created at 07-11-2021
views: 2

The overall idea can be divided into two major steps:

- According to the sequencing data, mine a group of genes that are highly related to a specific biological factor, and the corresponding expression information;
- Then calculate the expression correlation between these genes and use the igraph package for visualization.

**Sample data**: Sequencing data provided by the estrogen package. According to whether estrogen is added or not, and the duration of action, they are divided into four groups, and each group is repeated twice.

estrogen | time.h | |

low10-1.cel | absent | 10 |

low10-2.cel | absent | 10 |

high10-1.cel | present | 10 |

high10-2.cel | present | 10 |

low48-1.cel | absent | 48 |

low48-2.cel | absent | 48 |

high48-1.cel | present | 48 |

high48-2.cel | present | 48 |

**Genes of interest**: Top genes whose expression levels are significantly related to whether estrogen is added, and the duration of action.

```
# Identify genes of significant effect
lm.coef <- function(y) lm(y ~ estrogen * time.h)$coefficients
eff <- esApply(x, 1, lm.coef)
effectUp <- names(sort(eff[2,], decreasing=TRUE)[1:25])
effectDown <- names(sort(eff[2,], decreasing=FALSE)[1:25])
main.effects <- c(effectUp, effectDown)
str(main.effects)
#chr [1:50] "36785_at" "39755_at" "151_s_at" "32174_at" "39781_at" "1985_s_at" "1840_g_at" ...
# Filter the expression set object to include only genes of significant effect
estrogenMainEffects <- exprs(x)[main.effects,]
dim(estrogenMainEffects)
#[1] 50 8
```

```
#Based on relevance
gene_cor=as.matrix(as.dist(cor(t(estrogenMainEffects), method="pearson")))
dim(gene_cor)
#50 50
#Based on Euclidean distance
#gene_dist=as.matrix(dist(estrogenMainEffects, method="euclidean"))
```

```
library(igraph)
# Create a graph adjacency based on correlation distances between genes in pairwise fashion.
g <- graph.adjacency(
gene_cor,
mode="undirected",
weighted=TRUE,
diag=FALSE
)
# Simplfy the adjacency object
g <- simplify(g, remove.multiple=TRUE, remove.loops=TRUE)
```

Set the color of the edge according to the positive and negative of the correlation between genes

```
# Colour negative correlation edges as blue
E(g)[which(E(g)$weight<0)]$color <- "darkblue"
# Colour positive correlation edges as red
E(g)[which(E(g)$weight>0)]$color <- "darkred"
```

Eliminate edges with correlation less than 0.8

```
# Convert edge weights to absolute values
E(g)$weight <- abs(E(g)$weight)
# Remove edges below absolute Pearson correlation 0.8
g <- delete_edges(g, E(g)[which(E(g)$weight<0.8)])
# Remove any vertices remaining that have no edges
g <- delete.vertices(g, degree(g)==0)
# Assign names to the graph vertices (optional)
V(g)$name <- V(g)$name
```

Set the shape and color of the node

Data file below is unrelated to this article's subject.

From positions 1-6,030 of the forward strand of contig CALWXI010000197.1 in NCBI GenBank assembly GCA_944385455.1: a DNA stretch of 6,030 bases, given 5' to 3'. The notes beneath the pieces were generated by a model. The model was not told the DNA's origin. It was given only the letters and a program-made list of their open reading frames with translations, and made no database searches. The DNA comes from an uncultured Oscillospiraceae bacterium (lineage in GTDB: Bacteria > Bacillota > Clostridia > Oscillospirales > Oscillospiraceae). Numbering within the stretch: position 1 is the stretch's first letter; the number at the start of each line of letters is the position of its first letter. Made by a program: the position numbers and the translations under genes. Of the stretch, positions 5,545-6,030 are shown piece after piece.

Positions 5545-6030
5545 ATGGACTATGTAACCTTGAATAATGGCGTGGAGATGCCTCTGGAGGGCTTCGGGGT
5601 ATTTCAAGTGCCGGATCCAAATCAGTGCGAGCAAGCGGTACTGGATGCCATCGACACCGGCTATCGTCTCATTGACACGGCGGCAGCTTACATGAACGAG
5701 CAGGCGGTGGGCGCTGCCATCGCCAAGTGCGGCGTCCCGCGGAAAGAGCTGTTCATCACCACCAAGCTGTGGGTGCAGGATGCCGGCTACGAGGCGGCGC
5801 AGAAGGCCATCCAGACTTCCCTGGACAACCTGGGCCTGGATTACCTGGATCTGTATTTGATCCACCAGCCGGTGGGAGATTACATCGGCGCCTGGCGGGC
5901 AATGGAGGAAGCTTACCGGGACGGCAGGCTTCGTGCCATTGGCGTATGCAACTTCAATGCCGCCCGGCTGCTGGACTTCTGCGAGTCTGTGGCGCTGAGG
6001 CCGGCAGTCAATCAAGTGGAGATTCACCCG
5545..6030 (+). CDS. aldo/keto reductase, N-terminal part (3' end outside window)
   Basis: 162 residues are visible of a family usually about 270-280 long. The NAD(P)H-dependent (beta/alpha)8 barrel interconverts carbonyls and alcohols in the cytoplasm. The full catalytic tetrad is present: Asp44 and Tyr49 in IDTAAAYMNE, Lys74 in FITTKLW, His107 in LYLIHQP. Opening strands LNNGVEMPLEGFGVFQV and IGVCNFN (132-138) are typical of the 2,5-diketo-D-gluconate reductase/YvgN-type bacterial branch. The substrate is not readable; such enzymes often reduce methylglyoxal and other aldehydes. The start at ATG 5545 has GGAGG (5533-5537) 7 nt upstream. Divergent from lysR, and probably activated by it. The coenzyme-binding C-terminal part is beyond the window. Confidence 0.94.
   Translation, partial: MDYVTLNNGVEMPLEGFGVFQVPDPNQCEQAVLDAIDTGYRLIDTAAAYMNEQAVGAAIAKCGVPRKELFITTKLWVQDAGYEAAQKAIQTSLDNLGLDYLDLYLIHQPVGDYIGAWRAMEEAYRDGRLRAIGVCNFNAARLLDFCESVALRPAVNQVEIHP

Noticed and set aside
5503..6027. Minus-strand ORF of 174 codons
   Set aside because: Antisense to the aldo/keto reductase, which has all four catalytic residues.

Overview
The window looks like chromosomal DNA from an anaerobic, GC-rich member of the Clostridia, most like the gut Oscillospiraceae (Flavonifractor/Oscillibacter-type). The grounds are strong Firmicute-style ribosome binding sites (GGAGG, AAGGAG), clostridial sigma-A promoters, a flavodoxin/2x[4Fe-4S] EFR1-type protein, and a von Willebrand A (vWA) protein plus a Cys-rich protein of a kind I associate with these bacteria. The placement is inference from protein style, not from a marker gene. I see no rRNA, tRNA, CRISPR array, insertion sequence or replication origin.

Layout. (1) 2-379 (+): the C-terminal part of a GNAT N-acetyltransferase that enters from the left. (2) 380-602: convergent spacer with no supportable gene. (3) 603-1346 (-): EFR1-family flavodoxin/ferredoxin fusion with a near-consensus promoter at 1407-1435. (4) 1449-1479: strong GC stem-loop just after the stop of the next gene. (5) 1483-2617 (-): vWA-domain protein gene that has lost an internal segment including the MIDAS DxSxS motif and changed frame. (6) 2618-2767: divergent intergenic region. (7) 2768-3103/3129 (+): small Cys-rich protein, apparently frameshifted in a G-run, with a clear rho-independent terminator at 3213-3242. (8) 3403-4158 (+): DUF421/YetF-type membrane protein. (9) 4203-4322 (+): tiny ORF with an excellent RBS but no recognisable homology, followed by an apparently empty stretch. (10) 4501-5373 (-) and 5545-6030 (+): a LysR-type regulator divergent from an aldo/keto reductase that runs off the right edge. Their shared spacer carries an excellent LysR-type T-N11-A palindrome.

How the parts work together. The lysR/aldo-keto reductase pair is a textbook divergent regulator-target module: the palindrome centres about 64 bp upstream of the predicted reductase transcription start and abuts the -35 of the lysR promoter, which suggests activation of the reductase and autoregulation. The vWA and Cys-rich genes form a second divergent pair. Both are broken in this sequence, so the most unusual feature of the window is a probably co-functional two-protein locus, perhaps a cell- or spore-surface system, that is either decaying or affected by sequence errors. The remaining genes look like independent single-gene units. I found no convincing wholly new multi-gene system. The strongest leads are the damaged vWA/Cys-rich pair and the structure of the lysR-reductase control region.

```
# Change shape of graph vertices
V(g)$shape <- "sphere"
# Change colour of graph vertices
V(g)$color <- "skyblue"
# Change colour of vertex frames
V(g)$vertex.frame.color <- "white"
```

Set the size of nodes and edges respectively. The former is related to the amount of gene expression, the latter depends on the correlation

```
# Scale the size of the vertices to be proportional to the level of expression of each gene represented by each vertex
# Multiply scaled vales by a factor of 10
scale01 <- function(x){(x-min(x))/(max(x)-min(x))}
vSizes <- (scale01(apply(estrogenMainEffects, 1, mean)) + 1.0) * 5
# Amplify or decrease the width of the edges
edgeweights <- E(g)$weight * 2.0
```

Calculate the minimum spanning tree (MST);

```
# Convert the graph adjacency object into a minimum spanning tree based on Prim's algorithm
mst <- mst(g, algorithm="prim")
```

Direct visualization

```
set.seed(1)
plot(
mst,
layout=layout.graphopt,
edge.curved=TRUE,
vertex.size=vSizes,
vertex.label.dist=-0.5,
vertex.label.color="black",
asp=FALSE,
vertex.label.cex=0.6,
edge.width=edgeweights,
edge.arrow.mode=0,
main="My first graph")
```

Other optional layout methods are:

`layout.fruchterman.reingold`

`layout.kamada.kawai`

`layout.lgl`

`layout.circle`

`layout.graphopt`

Set module label

```
mst.communities <- edge.betweenness.community(mst, weights=NULL, directed=FALSE)
mst.clustering <- make_clusters(mst, membership=mst.communities$membership)
V(mst)$color <- mst.communities$membership + 1
set.seed(1)
plot(
mst,
layout=layout.fruchterman.reingold,
edge.curved=TRUE,
vertex.size=vSizes,
vertex.label.dist=-0.5,
vertex.label.color="black",
asp=FALSE,
vertex.label.cex=0.6,
edge.width=edgeweights,
edge.arrow.mode=0,
main="My second graph")
```

```
set.seed(1)
plot(
mst.clustering, mst,
layout=layout.fruchterman.reingold,
edge.curved=TRUE,
vertex.size=vSizes,
vertex.label.dist=-0.5,
vertex.label.color="black",
asp=FALSE,
vertex.label.cex=0.6,
edge.width=edgeweights,
edge.arrow.mode=0,
main="My second graph")
```

Use the `edge.betweenness.community`

of the igraph package for module division or clustering as above. The igraph package also provides a variety of other partitioning algorithms for use, see here for details

In addition, for case-control study, a useful approach is to generate separate networks for cases and controls and then compare the genes in these based on these metrics. Mention it briefly, so I won't repeat it.